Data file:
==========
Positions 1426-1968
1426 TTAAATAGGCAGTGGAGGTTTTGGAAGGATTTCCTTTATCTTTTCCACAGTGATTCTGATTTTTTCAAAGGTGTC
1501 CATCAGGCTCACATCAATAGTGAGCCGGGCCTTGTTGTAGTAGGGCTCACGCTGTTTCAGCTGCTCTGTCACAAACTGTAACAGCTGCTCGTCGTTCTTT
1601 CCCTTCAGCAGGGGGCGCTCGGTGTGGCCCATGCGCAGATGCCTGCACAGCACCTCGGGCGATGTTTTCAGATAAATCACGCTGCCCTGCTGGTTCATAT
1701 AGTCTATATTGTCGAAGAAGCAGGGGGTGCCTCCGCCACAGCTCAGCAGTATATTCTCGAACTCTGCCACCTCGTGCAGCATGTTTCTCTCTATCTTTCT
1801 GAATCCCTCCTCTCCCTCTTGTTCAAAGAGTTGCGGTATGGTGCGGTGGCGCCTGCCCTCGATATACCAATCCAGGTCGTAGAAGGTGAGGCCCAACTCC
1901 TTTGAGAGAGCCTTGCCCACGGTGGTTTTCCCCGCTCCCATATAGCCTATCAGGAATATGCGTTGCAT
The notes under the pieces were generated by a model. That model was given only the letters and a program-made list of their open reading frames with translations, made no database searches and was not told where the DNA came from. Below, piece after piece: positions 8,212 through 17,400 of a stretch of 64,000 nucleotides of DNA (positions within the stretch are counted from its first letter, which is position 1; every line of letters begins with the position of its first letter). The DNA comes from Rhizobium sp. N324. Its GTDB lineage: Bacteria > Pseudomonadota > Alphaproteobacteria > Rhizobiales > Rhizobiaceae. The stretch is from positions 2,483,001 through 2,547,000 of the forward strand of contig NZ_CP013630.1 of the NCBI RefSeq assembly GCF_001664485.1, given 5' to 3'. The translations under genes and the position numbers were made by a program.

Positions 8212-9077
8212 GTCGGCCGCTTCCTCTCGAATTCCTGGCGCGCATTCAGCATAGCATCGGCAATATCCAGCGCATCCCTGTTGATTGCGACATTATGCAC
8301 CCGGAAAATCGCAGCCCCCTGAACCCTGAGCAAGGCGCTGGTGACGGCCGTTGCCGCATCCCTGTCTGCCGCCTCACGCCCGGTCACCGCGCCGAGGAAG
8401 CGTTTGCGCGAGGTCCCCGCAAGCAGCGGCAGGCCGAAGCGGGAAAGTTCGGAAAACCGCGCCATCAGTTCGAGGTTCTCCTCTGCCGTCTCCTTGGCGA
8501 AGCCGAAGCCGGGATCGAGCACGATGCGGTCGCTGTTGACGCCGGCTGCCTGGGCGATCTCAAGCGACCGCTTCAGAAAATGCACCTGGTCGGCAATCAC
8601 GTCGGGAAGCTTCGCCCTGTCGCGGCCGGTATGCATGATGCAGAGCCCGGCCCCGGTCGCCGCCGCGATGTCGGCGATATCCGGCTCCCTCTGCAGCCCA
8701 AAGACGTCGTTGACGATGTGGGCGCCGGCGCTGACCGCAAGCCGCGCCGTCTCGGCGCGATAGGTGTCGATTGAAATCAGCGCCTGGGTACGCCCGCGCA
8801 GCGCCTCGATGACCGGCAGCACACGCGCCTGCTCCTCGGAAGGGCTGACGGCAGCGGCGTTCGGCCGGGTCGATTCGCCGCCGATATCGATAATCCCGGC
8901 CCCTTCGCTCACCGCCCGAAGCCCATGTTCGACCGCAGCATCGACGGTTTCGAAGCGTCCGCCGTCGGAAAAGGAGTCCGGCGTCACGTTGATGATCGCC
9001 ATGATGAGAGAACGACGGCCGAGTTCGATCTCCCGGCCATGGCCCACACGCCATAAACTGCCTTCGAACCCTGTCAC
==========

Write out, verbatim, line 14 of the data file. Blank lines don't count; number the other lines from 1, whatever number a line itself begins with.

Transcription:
8601 GTCGGGAAGCTTCGCCCTGTCGCGGCCGGTATGCATGATGCAGAGCCCGGCCCCGGTCGCCGCCGCGATGTCGGCGATATCCGGCTCCCTCTGCAGCCCA